Truths and Lies About Cold and Children – La Voz de San Justo

By: Isabel Fernandez | LVSJ

when cold Countless reviews, many of which have no scientific evidence, spread like wildfire from house to house. “Don’t walk barefoot because you’ll get sick”, “He has a cold and pneumonia”, are some of the phrases we hear.

this Pediatrician Verónica Pepino, deputy director of the “JB Iturraspe” hospital and member of the San Justo sanatorium and clinic team, in a conversation with LA VOZ DE SAN JUSTO dispels the truths and lies about the cold and children’s health.

– “Don’t walk barefoot, for God’s sake, you’ll catch a cold”

Walking barefoot doesn’t make you you caught a cold Easier, no. Viruses do not enter through the feet, colds do not invade the ground.Our children get colds from exposure to other children who in turn get colds, respiratory infections, colds, flu and the common cold They spread from person to person through the saliva we spew when we speak or through our hands. It is important to teach our children good habits: washing hands frequently, using disposable tissues, coughing and sneezing into the elbow instead of the hand.

– “Yesterday he went out to rest without a coat…he has a cold”

Kids don’t get sick from going outside for a break without a coat. Another thing is going on for hours in very low temperatures without a proper coat. There were 25 children gathered in the classroom, and the children got sick inside, half of them had runny noses, coughs and sneezes.

– So, do colds bring more infections?

Yes, there are more respiratory infections in winter. There are several factors coming together: on the one hand, the drop in temperature makes certain cold viruses reproduce more and people are more susceptible to infection, so the viruses spread freely and in larger quantities than in summer.Also, flu is a seasonal disease, It knocks on our door around April and doesn’t leave until late winter. But in winter we also spend more time indoors, with more people around us than in summer, and with less ventilation. This makes it easier for the virus to spread. Cold temperatures, on the other hand, make cilia (those little hairs in our noses and airways that act as filters) work in a lazier fashion, so viruses are more likely to escape them and end up with a virus, the common cold.

walk barefoot
Going barefoot doesn’t have to cause a cold or illness

– “Is the child wearing as many clothes as possible? Layers or heavy coats?

For protection against the cold, it is ideal to apply it in layers, even if thick, rather than just one layer. Now, from there, wrap them like onions. Children have the same body temperature as adults, no more and no less. What’s more, they move more and warm up easier than us. It’s important to note that the body part where we lose the most heat is the head, especially in children. The younger the child, the larger their head compared to the rest of their body. That’s why, at this time, a good measure before heading out is to put a nice hat on them. Gloves and good shoes help maintain body temperature.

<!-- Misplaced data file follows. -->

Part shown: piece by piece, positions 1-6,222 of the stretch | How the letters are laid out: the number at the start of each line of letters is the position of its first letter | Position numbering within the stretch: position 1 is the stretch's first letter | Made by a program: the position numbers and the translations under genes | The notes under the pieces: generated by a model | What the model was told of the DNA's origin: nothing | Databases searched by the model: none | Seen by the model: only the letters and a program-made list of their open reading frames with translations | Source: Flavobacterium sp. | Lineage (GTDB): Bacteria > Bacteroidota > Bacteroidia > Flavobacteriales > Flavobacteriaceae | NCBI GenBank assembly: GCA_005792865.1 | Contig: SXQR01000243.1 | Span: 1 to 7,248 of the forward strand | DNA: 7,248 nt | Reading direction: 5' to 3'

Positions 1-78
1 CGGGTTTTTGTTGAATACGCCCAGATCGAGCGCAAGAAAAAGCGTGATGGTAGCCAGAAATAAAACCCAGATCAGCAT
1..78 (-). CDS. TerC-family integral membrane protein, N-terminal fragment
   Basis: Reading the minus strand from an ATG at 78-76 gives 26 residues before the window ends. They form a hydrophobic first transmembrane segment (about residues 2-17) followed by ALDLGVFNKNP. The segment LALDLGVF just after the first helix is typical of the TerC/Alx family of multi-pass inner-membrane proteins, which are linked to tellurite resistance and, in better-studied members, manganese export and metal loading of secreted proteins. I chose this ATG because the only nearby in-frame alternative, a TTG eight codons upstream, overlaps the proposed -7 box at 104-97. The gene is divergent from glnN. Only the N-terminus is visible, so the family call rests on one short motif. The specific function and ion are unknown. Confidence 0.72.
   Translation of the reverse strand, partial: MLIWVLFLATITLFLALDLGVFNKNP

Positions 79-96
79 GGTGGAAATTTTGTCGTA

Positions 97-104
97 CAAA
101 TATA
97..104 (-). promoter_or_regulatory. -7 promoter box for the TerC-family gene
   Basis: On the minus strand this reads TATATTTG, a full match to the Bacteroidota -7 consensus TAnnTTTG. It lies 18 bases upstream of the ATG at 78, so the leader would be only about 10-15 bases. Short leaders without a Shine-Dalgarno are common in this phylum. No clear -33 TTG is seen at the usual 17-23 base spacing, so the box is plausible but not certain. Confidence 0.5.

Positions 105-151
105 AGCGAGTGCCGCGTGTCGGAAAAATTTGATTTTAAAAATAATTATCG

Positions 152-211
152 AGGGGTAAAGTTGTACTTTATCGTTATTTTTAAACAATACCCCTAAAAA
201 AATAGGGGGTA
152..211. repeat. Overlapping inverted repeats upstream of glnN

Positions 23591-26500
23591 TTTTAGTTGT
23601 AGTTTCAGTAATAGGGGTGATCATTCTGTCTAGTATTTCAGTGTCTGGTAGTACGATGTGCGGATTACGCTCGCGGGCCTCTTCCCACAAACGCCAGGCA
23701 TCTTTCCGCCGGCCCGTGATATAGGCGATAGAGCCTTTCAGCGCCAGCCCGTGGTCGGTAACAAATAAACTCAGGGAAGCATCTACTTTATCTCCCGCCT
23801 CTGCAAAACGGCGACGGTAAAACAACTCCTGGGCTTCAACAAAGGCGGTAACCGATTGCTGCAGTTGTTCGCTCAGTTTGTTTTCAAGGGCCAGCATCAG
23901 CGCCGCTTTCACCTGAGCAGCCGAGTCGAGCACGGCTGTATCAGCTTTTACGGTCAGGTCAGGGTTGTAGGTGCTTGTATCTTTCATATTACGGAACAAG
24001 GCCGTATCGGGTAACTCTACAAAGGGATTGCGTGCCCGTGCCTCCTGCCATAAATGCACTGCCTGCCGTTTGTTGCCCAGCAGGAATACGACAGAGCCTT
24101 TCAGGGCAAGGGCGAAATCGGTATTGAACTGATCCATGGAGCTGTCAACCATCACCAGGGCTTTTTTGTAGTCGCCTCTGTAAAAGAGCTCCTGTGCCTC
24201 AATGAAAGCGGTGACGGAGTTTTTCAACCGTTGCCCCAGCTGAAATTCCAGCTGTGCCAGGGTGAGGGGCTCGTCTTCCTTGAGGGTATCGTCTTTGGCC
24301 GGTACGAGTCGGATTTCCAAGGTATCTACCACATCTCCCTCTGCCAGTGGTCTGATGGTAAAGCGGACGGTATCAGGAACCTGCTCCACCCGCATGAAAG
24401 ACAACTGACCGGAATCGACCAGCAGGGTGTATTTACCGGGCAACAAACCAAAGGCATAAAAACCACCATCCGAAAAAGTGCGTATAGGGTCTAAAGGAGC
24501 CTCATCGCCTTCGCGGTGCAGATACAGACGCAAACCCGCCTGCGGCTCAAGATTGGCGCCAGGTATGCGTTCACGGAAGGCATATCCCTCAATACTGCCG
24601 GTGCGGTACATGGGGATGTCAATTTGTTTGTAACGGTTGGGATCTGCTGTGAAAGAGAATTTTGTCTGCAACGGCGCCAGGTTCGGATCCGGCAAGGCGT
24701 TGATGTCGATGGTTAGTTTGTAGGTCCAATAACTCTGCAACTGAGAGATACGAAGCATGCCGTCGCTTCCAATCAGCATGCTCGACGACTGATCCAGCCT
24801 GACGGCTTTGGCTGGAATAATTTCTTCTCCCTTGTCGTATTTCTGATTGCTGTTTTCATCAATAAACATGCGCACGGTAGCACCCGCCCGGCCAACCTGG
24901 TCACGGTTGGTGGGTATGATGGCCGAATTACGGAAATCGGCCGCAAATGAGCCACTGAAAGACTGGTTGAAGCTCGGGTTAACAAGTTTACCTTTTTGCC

– Of course, he worked out and sweated, and because it was so cold, he got pneumonia.

mistake. No, pneumonia is not contagious because our sweat freezes at minus two degrees, no. Pneumonia is a contagious viral or bacterial disease that is spread mainly through direct contact with other people. Babies won’t catch colds from being uncovered at night, and older kids won’t catch colds from sweating while sleeping at the right temperature. You already know the “beginning of pneumonia”? There is no beginning and no end, either there is or there is no. In medicine, the principle of bronchitis pneumonia does not exist, or we have or do not have.

myth and truth
Pediatrician Verónica Pepino on cold and children’s myths

——”It’s always like this, as soon as it comes into contact with the air current, the little guy catches a cold.”

Sorry to disappoint you, but neither. Air currents won’t keep bugs afloat. Again, it’s someone else who gets them in their hands or saliva.

– “Don’t forget to dry her hair with a hairdryer, otherwise the girl will catch a cold”.

Nor is it. It might be colder, but the virus has nothing to do with wet hair. If a different virus is already in our body, then the dryer won’t do anything to it.

– “Drinking a little orange juice every morning can prevent colds”.

Juice doesn’t boost defenses, even when it’s rich in vitamin C. Syrups, pills, vitamins, or other home remedies won’t boost your defenses either.

– “I no longer vaccinate my son for the flu. The year I vaccinated him he had a bad flu and the same thing happened to me”.

myth. It is medically impossible for the flu vaccine to transmit the disease. impossible.

– “They told me my son had a cold, then the flu, and he wasn’t getting better until they gave him antibiotics.”

Viruses, whether influenza, catarrh, or bronchial, cannot be treated with antibiotics. They don’t improve and sometimes get worse. We won’t tire of saying it. We must use antibiotics responsibly. Antibiotic resistance is one of the greatest threats to global public health today, killing thousands of people around the world every year. If it’s the flu, you don’t need antibiotics if it’s the common cold. Only if the symptoms do not improve after a week, if the general condition worsens or has a fever and discomfort after a few days, it is necessary to suspect that it may be a bacterial infection. In this case, the pediatrician should be consulted again.

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